Monthly Archives: February 2012
The Temple Mount
For the lat few weeks, the Al Aqsa Foundation for Waqf and Heritage, the Al Aqsa Martyr’s Brigade and Muslim leaders such as Ekrema Sabri, have been beating the drums, expressing fears that Jews will desecrate or take over the Temple Mount.
Muslim fears aren’t coming out of thin air. Two weeks ago around the time of Moshe Feiglin’s usual monthly attempt to enter the temple mount, unknown parties distributed flyers in the Old City calling on people “to purify the temple mount from the enemies of Israel”. Feiglin denied any involvement in the pamphlets, but the timing of the pamphlets aggravated an already tense situation. Then Monday night this week, a home with right wing extremist documents discussing the Temple Mount were discovered in a home in the Ramot neighborhood of Jerusalem.
The police have worked with officials on the Temple Mount to prevent riots and personal injury, but their actions have been criticized on both the Arab and the Jewish side. On Sunday, Feb 12, the temple mount was closed to Jews. This sparked outrage by certain religious Jews and prompted the Zionist Organization of Amrica (ZOA) to send a letter to the Israeli government on Monday, Feb 13. Continue reading
Today the Israeli High Court of Justice, the Israeli equivalent of the US Supreme Court, ruled that the Tal Law is “unconstitutional” because it does not fairly distribute the burden of mandatory military service.
The Tal Law, originally passed in 2002, must be renewed every five years. It was designed as an answer to a 1997 High Court ruling that the practice of giving ad hoc administrative exemptions to Haredim was illegal. Israel must either pass a law that officially exempts Haredim or else develop a scheme by which all Israelis share the burden of national service, whether Haredi or not.
The law required all Israelis to serve in the army, but allowed full time Talmud students to defer their service until age 23. In practice this meant that many never served at all. Ultra-Orthodox men typically marry at a young age. By the time students had reached age 23 they were married with children. Outside of national emergencies, married men with children are normally exempt. By contrast, people who were not full time Yeshiva students started serving at age 17, long before marriage and children would have exempted them. Thus the law gave a de facto exemption that applied almost exclusively to children raised in ultra-orthodox environments.
The High Court voted 6-3 to declare the Tal Law illegal. The outgoing court President, Dorit Beinisch, was among the six. The three dissenting judges were Eliezer Rivlin, Edna Arbel, and the incoming High Court President Asher Grunis.
Defense Minister Ehud Barak (Independence), MK Shaul Mofaz (Kadima), and MK Yohanan Plesner (Kadima) all welcomed the decision. All had three had been active in opposing renewal of the law earlier this month. According to the Forward, Barak concurred with the courts assessment that the law had failed in its goal of ensuring that the burden of service was equally shared:
The Tal Law, after ten years, did not meet expectations, nor did it lead to the required changes in all aspects concerning equally sharing the burden and expanding the number of citizens who undertake the civilian obligations.
Today’s ruling is a response to a 2007 petition filed against the Tal Law by the Movement for Quality Government, attorney Yehuda Ressler, former Shinui MK and minister Avraham Poraz, former Meretz MK Ran Cohen, and and attorney Itay Ben-Horin from the Forum for Equality in the Burden of Military Service.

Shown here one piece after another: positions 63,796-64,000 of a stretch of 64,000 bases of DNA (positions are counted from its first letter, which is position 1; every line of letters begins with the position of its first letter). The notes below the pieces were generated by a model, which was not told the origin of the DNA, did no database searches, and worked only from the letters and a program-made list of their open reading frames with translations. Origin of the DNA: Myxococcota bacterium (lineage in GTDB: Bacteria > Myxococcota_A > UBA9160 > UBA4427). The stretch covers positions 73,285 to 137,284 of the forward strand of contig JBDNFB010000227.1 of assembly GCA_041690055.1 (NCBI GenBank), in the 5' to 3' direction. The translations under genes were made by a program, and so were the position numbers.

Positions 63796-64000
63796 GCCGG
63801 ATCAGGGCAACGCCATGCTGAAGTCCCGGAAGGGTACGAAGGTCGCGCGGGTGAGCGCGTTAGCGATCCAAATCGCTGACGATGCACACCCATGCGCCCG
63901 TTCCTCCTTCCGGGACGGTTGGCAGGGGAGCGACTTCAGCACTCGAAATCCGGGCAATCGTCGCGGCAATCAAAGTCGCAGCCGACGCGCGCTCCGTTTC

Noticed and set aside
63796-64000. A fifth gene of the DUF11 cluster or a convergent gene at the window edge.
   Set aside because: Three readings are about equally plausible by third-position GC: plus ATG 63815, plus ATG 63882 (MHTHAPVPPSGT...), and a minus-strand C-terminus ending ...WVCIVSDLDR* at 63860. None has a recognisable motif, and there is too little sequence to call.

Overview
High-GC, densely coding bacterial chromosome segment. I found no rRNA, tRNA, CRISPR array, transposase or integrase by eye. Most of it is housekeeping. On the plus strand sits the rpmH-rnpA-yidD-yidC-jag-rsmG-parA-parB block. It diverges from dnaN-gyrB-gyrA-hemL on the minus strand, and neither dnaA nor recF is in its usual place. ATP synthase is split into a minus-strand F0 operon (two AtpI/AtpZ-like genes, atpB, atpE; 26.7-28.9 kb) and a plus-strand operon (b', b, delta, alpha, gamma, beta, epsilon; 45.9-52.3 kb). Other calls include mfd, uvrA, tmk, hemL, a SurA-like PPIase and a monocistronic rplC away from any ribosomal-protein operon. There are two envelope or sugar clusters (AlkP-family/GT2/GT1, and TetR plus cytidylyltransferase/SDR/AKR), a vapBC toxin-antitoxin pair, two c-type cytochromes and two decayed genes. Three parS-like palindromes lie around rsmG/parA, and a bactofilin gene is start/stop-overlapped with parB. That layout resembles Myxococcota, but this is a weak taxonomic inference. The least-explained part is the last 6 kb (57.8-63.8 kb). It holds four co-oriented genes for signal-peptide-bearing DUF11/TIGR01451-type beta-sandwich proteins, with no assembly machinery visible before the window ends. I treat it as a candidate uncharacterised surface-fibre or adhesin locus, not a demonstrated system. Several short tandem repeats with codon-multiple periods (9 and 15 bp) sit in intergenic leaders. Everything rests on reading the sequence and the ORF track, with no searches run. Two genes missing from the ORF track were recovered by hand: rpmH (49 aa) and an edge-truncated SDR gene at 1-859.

Last month the High Court heard arguments in the case and warned that the government needed to show proof that the burden of military service was equally distributed. If it could not, the Tal Law would fail to meet the “proportionality test” and be declared illegal. Israel’s laws must conform to the Basic Law: Human Dignity and Liberty. The proportionality test requires that the benefits of the law must outweigh any harm that the law causes to the principal of equality demanded by the Basic Law.
This is most likely not the end of legislative attempts to exempt Haredim from national service. The Times of Israel reports that Prime Minister Benjamin Netanyahu wants the Knesset to draft a revised law that will give Haredi men exemptions from the IDF.
Shas has also expressed hopes that a new law can be found. AP and the Jewish Chronicle both reported Yakov Betzalel, Shas party spokesman saying that he does not see the court decision triggering any sort of coalition crisis. According to AP, “he was confident seminary students would continue to pursue religious studies rather than serve, and expressed hope a new military exemption deal would be struck that would meet the court’s standards.”
The Tal Law has sparked considerable debate since it was first passed in 2002. For a fuller discussion of its history and the objections to it, see “Why a Revised Tal Law is Not Enough”.
Last updated: 3:10pm, 2012-02-22
Tel Aviv is taking the first steps in a battle to provide public transportation in Tel Aviv on Jewish holidays and Shabbat. For the last two Shabbatot Israel Hofshit has been staging protests at bus stops around town. Protesters stand waiting for buses that never come, bearing signs demanding that Tel Aviv provide its citizen with the option of public transportation. When Tel Aviv mayor Ron Huldai saw the first of the protests, he began sharing them on his Facebook page making supportive comments. Last week, Tel Aviv mayor Ron Huldai came out publicly to the media in support of the idea. Then on Monday night the Council voted 13-7 in favor of a proposal to set up a Shabbat bus service. Continue reading
In economics it is called “geographic price discrimination”. Buy a Pesek Zman candybar in the USA and you’ll pay NIS 2.70 ($0.69). Buy a Pesek Zman candybar in the UK and you will pay NIS 3.85 (65p). Buy the same candybar in Israel and you will pay anywhere from NIS 5.50 to NIS 6.29, dependingon the store.